Deciding between renting and owning a home? You’ve probably been contemplating it for awhile because buying a home can be SCARY! But it can also turn out to be one of the most rewarding emotional experiences and smartest financial decisions you’ll ever make. If your job is up in the air or if you’re constantly getting that urge to pack up and move, renting is probably the right choice. But if you’re pretty confident you want to stay in the same place for a least a couple years, purchasing a house might be a better option.
The average rent in the Chicagoland area for a 2 Bedroom apartment is approximately $1,600-$2,000 per month, depending on the neighborhood. If you can save up about $10,000 for a down payment, plus a few thousand for closing costs, you could buy a house for $200,000, and have a monthly mortgage payment of approximately $1,421* per month. Even if your monthly utilities for Electric, Gas, and Water are $200 – you’re still spending less each month to own than if you rented. Keep in mind it would helpful if you could save the excess money for any future home repairs or renovations.
While it may sound like you’re losing out on $10,000 you’re actually just building a savings account with it. Not to mention, a portion of your monthly payments are adding to that savings account instead of your landlord’s. Think of it this way. After renting for 10 years, you walk away with nothing; whereas if you own a home for 10 years, you’ve built up equity to eventually refinance and take cash out or to purchase a new home.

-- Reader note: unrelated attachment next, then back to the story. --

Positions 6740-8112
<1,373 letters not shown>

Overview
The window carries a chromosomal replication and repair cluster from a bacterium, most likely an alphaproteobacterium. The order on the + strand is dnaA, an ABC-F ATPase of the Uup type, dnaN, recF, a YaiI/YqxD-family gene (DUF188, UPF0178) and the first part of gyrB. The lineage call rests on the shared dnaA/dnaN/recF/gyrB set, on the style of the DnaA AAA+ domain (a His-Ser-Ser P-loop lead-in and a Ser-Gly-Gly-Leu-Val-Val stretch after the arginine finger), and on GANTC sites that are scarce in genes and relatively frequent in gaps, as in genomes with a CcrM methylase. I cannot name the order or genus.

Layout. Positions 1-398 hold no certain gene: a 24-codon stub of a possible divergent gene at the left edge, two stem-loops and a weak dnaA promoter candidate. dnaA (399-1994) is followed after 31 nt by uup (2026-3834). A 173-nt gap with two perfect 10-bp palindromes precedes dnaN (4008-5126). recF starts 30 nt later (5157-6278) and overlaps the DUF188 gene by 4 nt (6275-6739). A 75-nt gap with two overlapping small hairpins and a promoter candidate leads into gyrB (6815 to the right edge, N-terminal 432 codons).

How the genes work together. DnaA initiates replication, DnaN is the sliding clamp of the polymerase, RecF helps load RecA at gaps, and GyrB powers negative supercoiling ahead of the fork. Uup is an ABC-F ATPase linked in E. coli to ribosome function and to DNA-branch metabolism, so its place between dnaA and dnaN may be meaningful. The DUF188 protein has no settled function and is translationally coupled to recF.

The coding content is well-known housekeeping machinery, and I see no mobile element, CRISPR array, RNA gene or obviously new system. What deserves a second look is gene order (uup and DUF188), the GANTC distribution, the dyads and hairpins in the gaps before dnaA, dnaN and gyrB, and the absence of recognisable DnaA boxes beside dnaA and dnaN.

*Assumes: 4.75% Interest rate, $100-mortgage Insurance, $80 – homeowners insurance, and $250-Real Estate Taxes.
It’s estimated that home maintenance can cost about 1-2% of the cost of the home per year. Some years you might get lucky, and other might leave you feeling like there’s no end in sight. It’s important to understand the condition of your house when you purchase it and account for unexpected emergencies. Furthermore, general maintenance like lawn care and snow removal are other costs you’ll want to consider.
Here’s a list from NerdWallet for typical lifespans of important housing components:
According to the National Association of Home Builders and Consumer Reports
You should contact your tax professional for any changes to tax codes, but there are usually tax credits and tax savings associated with owning a home. You can typically write off mortgage interest and paid real estate taxes for savings if you itemize your taxes. Some tax credits also apply, in varying amounts, for “green” updates in windows, doors, insulation, roofing, and HVAC.
Ready to start your journey to home ownership? Enjoy the ride!